Eczema and Utricaria

Eczema (=Dermatitis)


Eczema (=Dermatitis) is characterised by itchy skin lesions with ill-defined edges which histologically feature intercellular epidermal oedema (spongiosis).

Classification of Eczema

Endogenous eczema
Atopic dermatitis
Lichen simplex
Varicose eczema (stasis eczema)
Asteatotic eczema
Discoid eczema
Seborrhoeic dermatitis
Pityriasis alba
Eczematous drug reactions
Exogenous eczema
Contact dermatitis
Irritant contact dermatitis
Allergic contact dermatitis
Photosensitive reactions
Phototoxic eruptions
Drugs (eg thiazides, amiodarone, tetracyclines)
Plants (parsnip, citrus)
Photoallergic reactions
Drugs (phenothiazines, ACEIs)
Perfumes (musk)

Atopic Dermatitis (=atopic eczema)

Prevalence: 12-26% of children (rare <2m)
Aetiology and pathogenesis
Atopy – often a FHx, 50% have concurrent asthma or hay fever
Severe pruritus and ill-defined erythematous scaly pathces on:
Infants: Face and trunk
1-2yo: Extensor surfaces

Scratching leads to infection, skin thickening and lichenification.
Causes of exacerbations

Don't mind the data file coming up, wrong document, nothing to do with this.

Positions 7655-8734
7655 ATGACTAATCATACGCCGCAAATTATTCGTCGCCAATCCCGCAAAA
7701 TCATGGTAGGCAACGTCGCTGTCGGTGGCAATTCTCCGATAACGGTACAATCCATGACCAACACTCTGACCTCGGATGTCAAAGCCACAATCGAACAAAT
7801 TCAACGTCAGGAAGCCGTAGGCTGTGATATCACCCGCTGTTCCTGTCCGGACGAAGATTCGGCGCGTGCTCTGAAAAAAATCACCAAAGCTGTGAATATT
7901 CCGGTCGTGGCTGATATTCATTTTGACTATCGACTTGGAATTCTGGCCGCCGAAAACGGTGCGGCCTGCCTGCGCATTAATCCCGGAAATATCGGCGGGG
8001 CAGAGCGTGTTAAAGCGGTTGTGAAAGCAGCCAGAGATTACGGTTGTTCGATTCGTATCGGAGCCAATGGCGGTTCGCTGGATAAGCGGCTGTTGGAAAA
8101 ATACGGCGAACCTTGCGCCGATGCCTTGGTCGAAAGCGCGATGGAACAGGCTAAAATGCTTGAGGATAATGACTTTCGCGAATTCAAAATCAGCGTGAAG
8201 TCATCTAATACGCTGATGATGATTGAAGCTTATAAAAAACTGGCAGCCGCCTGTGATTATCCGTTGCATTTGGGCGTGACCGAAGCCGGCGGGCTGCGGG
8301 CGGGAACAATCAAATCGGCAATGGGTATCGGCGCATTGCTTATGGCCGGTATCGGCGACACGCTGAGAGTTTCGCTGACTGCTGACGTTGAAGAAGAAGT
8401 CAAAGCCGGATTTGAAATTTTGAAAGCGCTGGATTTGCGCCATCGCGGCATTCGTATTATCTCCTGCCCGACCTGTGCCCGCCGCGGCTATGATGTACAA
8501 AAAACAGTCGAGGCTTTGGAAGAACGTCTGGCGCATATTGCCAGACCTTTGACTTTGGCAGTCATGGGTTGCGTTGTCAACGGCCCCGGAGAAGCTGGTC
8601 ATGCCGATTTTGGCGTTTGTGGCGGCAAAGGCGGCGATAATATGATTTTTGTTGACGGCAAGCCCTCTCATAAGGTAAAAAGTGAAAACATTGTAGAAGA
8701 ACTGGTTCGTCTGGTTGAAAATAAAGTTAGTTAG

Infection (eg Staph, Strep)
Allergens (eg egg) or Irritants (eg soap)
Heat, humidity
Medications (change or reduction)
Ix and Dx
The Dx is clinical


↑IgE (can be useful as a confirmatory test)
Skin prick or RAST (if suspect allergy) (RadioAllergoSorbent Test, for specific IgE)
Skin swabs (if suspect infection)
Exclude Immunodeficiency (if atypical or unusually severe)


Steph (incl. aureus), Strep
HSV à ‘Eczema herpeticum’ (Mx: Admission for IV acyclovir)
Stunted growth (children)


Avoid allergens and irritants (soaps, detergents, use pure cotton for clothes, reduce house dust mites)
(Climate: Sunny and dry is beneficial)
The 6 I’s:
Ichtyosis (dryness):
Emollients (mainstay of Tx. Applied liberally BID after bath. Ointments better than creams when skin is v. dry)
Occlusive bandaging (to stop scratching, for 2-3 days (and nights). Can impregnate with zinc paste)
Topical steroids (but limit use. Mildly potent (eg 1% hydrocortisone) BID. Moderately potent for flare-ups)
Antibiotics (Topical with steroids for mild infections. Systemic for more severe)
Antiviral for for HSV (eczema herpeticum) – admission and systemic acyclovir
self-Image: Psychological support
If severe consider (but rarely):
Topical tacrolimus
Systemic Azathioprine
Systemic Cyclosporin A
Resolves in 40% after 5yo and in 90% by 15-20yo

Other types of endogenous eczema

Lichen simplex (with neurodermatitis and nodular prurigo)
Lichenification from itch-scratch-itch cycle (neurodermatitis when itch is the initial pathologic trigger)
When severe and widespread, Nodular prurigo (widespread itchy nodules) occurs.
Varicose eczema (stasis eczema)